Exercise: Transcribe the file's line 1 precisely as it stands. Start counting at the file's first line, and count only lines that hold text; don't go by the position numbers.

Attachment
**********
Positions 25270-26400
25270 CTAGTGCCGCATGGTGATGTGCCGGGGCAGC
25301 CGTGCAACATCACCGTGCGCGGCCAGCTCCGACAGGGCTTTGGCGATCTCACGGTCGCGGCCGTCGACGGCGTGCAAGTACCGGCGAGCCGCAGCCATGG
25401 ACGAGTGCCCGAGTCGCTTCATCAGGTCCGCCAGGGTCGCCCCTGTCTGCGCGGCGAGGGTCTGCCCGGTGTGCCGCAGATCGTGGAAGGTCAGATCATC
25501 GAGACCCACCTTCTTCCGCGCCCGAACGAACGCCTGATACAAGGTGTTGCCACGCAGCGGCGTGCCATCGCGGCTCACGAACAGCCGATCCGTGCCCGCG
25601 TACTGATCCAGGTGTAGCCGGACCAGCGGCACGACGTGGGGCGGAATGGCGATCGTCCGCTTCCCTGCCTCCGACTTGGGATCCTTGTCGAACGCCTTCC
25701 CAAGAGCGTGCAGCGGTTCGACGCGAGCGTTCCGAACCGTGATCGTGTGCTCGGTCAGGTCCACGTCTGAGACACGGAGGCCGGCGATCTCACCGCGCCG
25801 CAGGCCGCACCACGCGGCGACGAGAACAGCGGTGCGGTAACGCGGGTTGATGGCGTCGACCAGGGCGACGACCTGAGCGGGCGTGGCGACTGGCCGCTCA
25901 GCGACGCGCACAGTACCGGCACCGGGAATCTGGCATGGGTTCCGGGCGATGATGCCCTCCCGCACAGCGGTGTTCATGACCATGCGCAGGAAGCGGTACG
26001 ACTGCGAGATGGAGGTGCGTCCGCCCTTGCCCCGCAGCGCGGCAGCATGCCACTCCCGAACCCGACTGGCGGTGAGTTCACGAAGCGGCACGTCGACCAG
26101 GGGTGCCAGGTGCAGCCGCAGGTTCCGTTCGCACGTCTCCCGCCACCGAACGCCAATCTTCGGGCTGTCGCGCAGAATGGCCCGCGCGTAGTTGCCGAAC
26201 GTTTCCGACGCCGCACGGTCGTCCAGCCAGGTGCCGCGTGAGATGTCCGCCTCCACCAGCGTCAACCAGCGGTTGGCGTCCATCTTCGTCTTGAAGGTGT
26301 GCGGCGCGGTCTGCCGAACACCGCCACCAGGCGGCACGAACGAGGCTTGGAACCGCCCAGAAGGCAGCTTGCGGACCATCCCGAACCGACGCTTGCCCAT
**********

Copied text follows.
Positions 25270-26400